Understandably, users who had gone this extra step were worried that copies of their ID had fallen into the hands of hackers and subsequently been made public. If that was the case, it would be a major security and privacy breach, potentially exposing them to identity theft or fraud.

According to @donk_enby, though, the program was only designed to scrape public posts. Anything stored out of view by Parler, including sensitive data, passwords, ID scans, and the like, would not have been picked up. Unless Parler account users had posted photos of their ID (or other personally identifying information) themselves, the Parler hack would not have picked them up.

So Some Parler Posts Got Leaked. What’s the Big Deal?

Well, there are three key reasons that the Parler hack is worrying its users.

First of all, the whole point of the hack was to capture valuable information surrounding the storming of Capitol Hill. The hackers were hoping to preserve any incriminating evidence, for example, materials that indicated who was involved in conspiring to commit crimes, who was involved in the illegal activity (or in planning and directing it), and/or examples of people inciting violence.

This means that anyone that publicly encouraged the invasion of the building, called for violence to be used against state officials, or shared footage of them vandalizing the inside of the Capitol could be heading for severe legal consequences.

You might be thinking: sure, but they deserve it for breaking the law. However, it could also cause real trouble for people who had signed up for a Parler account out of curiosity and, say, commented on something that is now connected to a criminal investigation. Or for any journalists and researchers who were trying to track what was happening on the day of the attack, but whose attempts to elicit information from it has tarred them with the same brush.

Secondly, the scrape also picked up deleted posts. This means that Parler was keeping hold of data even after their users thought they had got rid of it. That’s pretty damning for Parler as it tries to regain the trust of its 10 million users, who will have serious questions about its attitude to user privacy. It also means there could be all kinds of embarrassing stuff leaked now – including material that people had posted and then changed their minds about, or that they had shared accidentally.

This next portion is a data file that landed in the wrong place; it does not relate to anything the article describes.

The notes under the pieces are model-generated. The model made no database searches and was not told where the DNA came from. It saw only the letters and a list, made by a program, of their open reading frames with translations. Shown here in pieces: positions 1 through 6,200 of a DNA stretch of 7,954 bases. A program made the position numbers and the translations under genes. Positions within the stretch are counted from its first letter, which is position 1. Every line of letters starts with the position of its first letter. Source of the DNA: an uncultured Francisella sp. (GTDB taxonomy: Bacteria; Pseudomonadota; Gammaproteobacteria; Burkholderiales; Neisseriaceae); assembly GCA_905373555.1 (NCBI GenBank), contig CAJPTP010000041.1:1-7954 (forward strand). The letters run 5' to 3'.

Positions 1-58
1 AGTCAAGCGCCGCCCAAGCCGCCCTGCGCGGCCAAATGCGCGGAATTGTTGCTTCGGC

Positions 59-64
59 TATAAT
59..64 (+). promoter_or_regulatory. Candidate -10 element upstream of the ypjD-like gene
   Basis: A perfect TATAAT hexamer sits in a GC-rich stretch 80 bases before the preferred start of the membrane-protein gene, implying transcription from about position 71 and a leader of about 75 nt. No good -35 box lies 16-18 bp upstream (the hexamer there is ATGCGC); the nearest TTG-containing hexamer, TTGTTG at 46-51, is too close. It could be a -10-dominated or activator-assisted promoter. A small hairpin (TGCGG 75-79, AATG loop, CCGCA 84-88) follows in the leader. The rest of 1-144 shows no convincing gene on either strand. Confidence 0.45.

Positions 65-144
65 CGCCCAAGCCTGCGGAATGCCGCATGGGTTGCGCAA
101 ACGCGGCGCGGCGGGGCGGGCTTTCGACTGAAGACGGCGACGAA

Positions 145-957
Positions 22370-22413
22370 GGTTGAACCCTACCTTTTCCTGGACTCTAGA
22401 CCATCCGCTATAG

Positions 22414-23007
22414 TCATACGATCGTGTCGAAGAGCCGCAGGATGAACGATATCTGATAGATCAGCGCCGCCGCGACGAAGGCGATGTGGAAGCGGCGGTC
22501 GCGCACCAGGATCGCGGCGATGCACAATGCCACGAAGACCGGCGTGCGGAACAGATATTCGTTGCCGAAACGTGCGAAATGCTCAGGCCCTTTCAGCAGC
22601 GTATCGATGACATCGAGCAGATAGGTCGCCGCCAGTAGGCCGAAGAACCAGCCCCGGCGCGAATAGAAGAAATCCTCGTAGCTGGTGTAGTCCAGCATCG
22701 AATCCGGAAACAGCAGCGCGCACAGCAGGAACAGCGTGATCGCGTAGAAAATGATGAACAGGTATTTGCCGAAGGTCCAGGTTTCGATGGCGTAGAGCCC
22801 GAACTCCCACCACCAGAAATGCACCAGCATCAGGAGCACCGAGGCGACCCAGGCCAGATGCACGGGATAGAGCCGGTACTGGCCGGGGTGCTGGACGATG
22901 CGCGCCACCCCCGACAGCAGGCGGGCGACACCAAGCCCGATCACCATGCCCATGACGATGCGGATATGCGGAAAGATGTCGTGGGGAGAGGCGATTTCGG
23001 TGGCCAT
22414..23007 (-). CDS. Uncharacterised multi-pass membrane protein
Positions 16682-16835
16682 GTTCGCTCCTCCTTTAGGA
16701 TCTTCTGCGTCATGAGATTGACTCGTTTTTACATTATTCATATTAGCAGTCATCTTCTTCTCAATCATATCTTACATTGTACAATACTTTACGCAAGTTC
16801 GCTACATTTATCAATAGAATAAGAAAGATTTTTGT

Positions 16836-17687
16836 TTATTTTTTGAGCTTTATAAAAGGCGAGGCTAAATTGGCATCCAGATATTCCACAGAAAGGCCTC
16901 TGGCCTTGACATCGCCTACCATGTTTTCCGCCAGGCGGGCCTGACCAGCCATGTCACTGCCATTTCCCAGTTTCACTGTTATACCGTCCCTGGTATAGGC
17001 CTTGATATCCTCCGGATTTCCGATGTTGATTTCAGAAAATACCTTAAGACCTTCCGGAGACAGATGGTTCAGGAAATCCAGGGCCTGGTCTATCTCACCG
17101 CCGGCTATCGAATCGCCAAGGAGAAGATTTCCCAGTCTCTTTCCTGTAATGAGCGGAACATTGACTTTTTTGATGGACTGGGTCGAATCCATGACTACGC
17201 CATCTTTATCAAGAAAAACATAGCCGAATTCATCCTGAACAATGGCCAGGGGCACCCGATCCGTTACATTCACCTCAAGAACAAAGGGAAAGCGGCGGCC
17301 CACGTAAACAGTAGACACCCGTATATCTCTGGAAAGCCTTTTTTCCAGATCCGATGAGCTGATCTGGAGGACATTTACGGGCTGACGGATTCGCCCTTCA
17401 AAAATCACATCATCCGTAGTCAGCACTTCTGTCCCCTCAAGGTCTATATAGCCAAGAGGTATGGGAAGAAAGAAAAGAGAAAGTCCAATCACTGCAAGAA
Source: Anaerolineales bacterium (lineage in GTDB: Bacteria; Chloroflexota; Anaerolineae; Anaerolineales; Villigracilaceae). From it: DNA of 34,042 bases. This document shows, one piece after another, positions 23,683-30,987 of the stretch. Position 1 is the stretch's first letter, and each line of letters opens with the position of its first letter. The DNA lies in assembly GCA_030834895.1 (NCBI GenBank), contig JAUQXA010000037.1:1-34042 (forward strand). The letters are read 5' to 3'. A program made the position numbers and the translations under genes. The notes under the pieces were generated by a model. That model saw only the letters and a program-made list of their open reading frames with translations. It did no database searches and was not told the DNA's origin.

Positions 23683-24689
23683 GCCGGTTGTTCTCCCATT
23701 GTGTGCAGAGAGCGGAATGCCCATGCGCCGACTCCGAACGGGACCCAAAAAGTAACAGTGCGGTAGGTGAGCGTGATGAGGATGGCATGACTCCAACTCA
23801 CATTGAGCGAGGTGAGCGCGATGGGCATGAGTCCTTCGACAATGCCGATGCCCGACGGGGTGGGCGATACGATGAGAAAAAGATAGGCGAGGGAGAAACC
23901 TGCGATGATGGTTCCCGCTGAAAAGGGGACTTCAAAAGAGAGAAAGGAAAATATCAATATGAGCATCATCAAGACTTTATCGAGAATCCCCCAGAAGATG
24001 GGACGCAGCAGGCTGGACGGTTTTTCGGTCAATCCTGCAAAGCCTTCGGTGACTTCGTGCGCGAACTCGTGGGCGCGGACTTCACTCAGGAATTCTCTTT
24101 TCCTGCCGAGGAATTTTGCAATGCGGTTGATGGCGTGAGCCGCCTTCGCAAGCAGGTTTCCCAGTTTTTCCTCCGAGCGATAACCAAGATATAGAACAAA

Thirdly, even though the Parler hack didn’t pick up any individual IDs or sensitive information stored by the platform, you can work out an awful lot from the geolocation and metadata attached to the photos, videos, and other media downloaded from the site.

In fact, one data visualization specialist called Kyle McDonald used the detailed location data from 68,000 Parler videos to create a GPS map of the U.S, showing where they had all been uploaded. That kind of data could easily be traced back to individual posters – even those that thought they were using the site anonymously.

What to Do if You Have a Parler Account

Well, the good news is that there aren’t any hacked Parler accounts per se. Your passwords, personal information, credit card numbers, and so on have not been leaked. However, given that the privacy apparatus is so shoddy and Twilio has stopped offering any semblance of security, if Parler ever reappears, you may want to consider using an encrypted password manager to generate a stronger password. Or simply delete your Parler account.

You also need to be prepared for the fact that anything you thought you were posting solely for the eyes of your Parler network is now freely available for the world to see. If you weren’t involved in anything illegal (or encouraging others to break the law), you should be in the clear.

While you can’t do much about the Parler hack now, you can – and should – take it as a warning for the future to be extremely cautious about what you share online and who you trust with your private data. It’s best to adopt the view that anything you post or share online could one day be exposed. If you’re going to insist on your right to free speech at all costs, you’d better be prepared to stand by what you say.